AbstractsMedical & Health Science

Comparing Dynamic And Static Multimedia As Preparation For Complex Procedural Skills Learning

by Aaron D Knox

Institution: University of Illinois – Chicago
Year: 2015
Keywords: Multimedia; Surgery; Simulation; Motor learning
Posted: 02/05/2017
Record ID: 2135242
Full text PDF: http://hdl.handle.net/10027/19495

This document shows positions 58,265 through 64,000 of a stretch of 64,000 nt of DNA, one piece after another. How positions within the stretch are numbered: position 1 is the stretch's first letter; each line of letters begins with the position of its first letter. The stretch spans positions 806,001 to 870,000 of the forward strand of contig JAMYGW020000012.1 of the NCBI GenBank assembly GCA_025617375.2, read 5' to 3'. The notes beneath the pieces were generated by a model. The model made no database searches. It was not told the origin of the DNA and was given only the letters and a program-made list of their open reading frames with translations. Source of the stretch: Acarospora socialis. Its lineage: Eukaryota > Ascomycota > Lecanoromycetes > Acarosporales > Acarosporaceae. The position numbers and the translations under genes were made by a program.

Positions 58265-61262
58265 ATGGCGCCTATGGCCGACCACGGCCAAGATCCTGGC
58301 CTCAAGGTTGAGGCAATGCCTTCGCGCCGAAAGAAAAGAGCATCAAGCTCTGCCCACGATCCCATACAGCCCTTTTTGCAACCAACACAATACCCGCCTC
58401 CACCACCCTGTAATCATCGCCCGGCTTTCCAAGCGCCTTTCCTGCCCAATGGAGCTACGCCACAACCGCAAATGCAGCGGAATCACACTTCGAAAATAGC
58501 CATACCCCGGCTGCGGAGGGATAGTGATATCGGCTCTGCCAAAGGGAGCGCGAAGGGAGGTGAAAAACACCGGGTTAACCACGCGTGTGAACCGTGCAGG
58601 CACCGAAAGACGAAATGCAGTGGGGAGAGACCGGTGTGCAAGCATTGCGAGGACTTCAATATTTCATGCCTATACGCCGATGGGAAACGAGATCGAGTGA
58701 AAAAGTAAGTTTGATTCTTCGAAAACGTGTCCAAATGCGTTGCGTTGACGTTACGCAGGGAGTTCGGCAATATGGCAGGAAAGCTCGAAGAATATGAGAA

Introduction: Educational multimedia helps learners to develop a mental representation of complex procedures (e.g., Z-plasty) prior to hands-on performance. One design feature that Mayer’s theory of multimedia learning has yet to clarify is whether to present information as static vs. dynamic — an important distinction given the cost associated with creation of materials that learners typically use to study (e.g., textbook pictures vs. surgical videos). A recent meta-analysis in the general education literature demonstrated an advantage of dynamic multimedia for procedural skills, though the few included studies reported inconsistent results. We compared the effect of dynamic vs. static multimedia for preparing novice medical learners to perform a complex surgical procedural skill. Methods: Using a prospective two-arm design, novice medical learners (n=44) were randomly assigned to one of two conditions. The dynamic video showed a complete performance of the Z-plasty procedure, whereas the static video showed a number of key still frames from the dynamic video. Auditory information was identical in both conditions. Following the intervention (multimedia viewing, a Z-plasty pretest, and physical practice for 30 minutes), participants completed post, retention, and transfer tests. We measured performance using a global rating scale (GRS), and analyzed those data using an analysis of covariance (ANCOVA). Results: The ANCOVA [group (dynamic, static) by test (post-test, retention); covariate: pre-test] revealed a significant interaction between group and test (F(1, 41) = 4.33, p = .044). Post-hoc tests showed the interaction arose from the dynamic group improving from post- to retention test (p<0.05), whereas the static group’s performance deteriorated over that time (p=0.18). There were no significant differences for transfer testing (p=0.45). Conclusion: Our findings suggest that dynamic multimedia may be superior for skill retention. However, this benefit is minimal (0.25 points on a 5 point GRS). Additional studies are needed to clarify if the cost associated with dynamic multimedia justifies this small educational benefit. Advisors/Committee Members: Tekian, Ara S (advisor).